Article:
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Dayton picks big names to lead Mayo expansion board

Published 1:18pm Tuesday, July 23, 2013

Big names populate Mayo expansion board

ST. PAUL — Gov. Mark Dayton and the Mayo Clinic turned Tuesday to heavy hitters in business and politics to run a new governing authority that will oversee the medical facility’s ambitious Destination Medical Center expansion in Rochester, which is billed as the state’s largest-ever economic development project.

Dayton made four picks to the eight-member board: his chief of staff Tina Smith, Minneapolis Mayor R.T. Rybak, former Wells Fargo and Co. executive James Campbell and Rani Engineering president Susan Rani. Meanwhile, Mayo has designated ex-Medtronic chief executive Bill George as its representative on the panel.

The board of the nonprofit corporation is responsible for adopting the development plan that will guide the multi-billion-dollar expansion being aided by a significant public subsidy.

Dayton said this week that he consulted Mayo before making his selections known. The caliber of his picks reflects the magnitude of the project, he said.

“Knowing the great importance and lasting significance of this initiative, I have selected well-respected, effective leaders with proven records of success; people who can see the big picture, and then actualize it,” the Democratic governor said in a prepared statement.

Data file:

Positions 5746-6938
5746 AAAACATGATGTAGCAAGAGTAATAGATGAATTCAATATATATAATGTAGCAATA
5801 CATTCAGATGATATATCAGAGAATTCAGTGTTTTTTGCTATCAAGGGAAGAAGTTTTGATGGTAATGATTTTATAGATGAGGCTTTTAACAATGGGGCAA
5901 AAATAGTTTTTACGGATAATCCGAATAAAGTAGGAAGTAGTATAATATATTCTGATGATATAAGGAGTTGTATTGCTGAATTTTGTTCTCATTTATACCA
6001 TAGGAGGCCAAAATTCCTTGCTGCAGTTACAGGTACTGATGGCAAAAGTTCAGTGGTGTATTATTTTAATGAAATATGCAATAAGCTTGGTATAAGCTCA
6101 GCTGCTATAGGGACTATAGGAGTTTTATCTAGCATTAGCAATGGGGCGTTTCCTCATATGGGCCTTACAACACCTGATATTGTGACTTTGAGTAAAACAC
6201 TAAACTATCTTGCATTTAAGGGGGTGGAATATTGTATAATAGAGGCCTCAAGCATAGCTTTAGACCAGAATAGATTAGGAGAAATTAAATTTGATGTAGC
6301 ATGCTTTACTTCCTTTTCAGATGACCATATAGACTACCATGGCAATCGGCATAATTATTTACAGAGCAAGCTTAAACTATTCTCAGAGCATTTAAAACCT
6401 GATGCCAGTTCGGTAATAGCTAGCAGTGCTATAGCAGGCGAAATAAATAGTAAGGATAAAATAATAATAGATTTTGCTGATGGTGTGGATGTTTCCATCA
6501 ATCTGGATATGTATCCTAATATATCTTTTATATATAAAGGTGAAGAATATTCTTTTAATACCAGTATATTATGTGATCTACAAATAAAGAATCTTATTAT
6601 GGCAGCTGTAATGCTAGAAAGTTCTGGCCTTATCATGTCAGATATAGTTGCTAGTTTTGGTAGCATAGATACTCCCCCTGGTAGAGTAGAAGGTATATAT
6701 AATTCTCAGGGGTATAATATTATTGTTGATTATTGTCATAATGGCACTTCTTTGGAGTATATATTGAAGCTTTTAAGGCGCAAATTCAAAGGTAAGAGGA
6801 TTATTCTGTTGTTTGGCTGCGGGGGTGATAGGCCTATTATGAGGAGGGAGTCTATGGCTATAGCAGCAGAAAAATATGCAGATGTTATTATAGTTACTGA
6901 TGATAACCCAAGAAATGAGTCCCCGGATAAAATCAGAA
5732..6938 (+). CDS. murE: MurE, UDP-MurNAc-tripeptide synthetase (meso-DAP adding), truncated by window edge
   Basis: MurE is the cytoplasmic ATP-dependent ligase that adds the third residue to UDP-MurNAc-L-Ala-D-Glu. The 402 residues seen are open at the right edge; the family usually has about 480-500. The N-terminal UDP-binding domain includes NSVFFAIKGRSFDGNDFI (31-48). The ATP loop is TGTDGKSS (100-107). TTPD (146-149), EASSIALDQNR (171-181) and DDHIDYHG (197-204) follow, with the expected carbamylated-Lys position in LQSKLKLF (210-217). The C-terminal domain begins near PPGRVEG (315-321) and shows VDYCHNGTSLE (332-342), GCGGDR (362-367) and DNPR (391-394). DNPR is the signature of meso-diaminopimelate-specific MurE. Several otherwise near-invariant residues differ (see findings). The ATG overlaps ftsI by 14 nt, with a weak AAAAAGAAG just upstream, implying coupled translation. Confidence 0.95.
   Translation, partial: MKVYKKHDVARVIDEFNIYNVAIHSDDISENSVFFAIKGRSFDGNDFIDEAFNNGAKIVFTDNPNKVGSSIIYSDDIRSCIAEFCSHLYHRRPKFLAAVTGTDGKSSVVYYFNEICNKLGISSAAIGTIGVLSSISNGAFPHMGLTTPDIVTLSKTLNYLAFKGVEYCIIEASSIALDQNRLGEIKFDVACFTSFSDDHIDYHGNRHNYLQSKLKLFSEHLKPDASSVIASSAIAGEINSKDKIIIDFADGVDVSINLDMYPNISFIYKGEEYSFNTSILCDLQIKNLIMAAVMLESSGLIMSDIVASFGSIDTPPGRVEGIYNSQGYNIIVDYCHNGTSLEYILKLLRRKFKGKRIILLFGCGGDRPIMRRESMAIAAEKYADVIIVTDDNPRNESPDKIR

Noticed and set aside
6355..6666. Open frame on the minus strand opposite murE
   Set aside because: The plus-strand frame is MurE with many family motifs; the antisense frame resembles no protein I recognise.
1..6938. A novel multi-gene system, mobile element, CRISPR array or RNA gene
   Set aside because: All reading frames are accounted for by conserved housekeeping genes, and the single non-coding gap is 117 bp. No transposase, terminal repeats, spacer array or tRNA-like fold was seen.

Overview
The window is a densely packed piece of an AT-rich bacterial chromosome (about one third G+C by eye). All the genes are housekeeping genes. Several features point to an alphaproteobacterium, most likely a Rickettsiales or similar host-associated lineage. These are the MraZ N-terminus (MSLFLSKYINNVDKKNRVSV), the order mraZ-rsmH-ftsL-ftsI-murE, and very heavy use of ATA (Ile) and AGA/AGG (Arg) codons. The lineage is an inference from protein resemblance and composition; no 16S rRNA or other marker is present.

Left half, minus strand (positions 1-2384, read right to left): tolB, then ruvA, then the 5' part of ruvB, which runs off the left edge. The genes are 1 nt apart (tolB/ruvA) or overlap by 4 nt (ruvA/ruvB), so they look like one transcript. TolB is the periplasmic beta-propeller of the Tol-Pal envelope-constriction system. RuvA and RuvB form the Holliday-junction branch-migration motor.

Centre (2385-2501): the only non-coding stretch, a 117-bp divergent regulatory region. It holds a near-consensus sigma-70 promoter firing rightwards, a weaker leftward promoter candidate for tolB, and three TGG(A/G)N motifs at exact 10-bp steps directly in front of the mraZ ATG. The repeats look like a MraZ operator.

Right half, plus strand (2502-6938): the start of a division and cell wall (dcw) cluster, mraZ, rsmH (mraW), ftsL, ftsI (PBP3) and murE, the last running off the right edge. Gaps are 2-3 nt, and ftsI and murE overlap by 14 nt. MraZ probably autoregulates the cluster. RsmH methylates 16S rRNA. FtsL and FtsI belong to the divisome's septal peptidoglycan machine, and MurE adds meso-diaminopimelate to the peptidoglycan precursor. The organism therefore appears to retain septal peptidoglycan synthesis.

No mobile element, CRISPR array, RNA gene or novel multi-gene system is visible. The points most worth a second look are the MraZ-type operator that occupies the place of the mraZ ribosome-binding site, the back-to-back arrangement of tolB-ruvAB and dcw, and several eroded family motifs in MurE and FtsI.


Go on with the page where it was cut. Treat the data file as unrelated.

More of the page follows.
Dr. John Noseworthy, Mayo’s president and CEO, said the clinic’s choice of George “brings a wealth of experience” to the panel given his past leading one of the world’s largest medical device companies. George presently serves on other corporate boards, including ExxonMobil and Goldman Sachs.

The newly named members join Rochester’s mayor, the city council president and an Olmsted County board designee.

The package approved in May by the Legislature allows up to $585 million in state and city funds to be used toward infrastructure around the build-out. Mayo officials say the public money will leverage several billion dollars in private investment as Rochester undergoes a business and cultural facelift to help Mayo and the area better compete with other medical giants, such as the Cleveland Clinic and Johns Hopkins.

With its more than 30,000 employees, Mayo is the state’s largest private employer. The 20-year expansion carries the prospect of 30,000 more jobs — those directly at Mayo and at spinoff developments the project is expected to attract.

Board members aren’t paid but are eligible for expense allowances. The board will be covered by the open meeting law and state records laws. Some members will serve four-year terms and others will be on the panel for six years.

A Dayton spokesman said Smith will continue as the governor’s chief of staff while taking on her new board duties. Rybak will complete his third and final term as Minneapolis mayor later this year.


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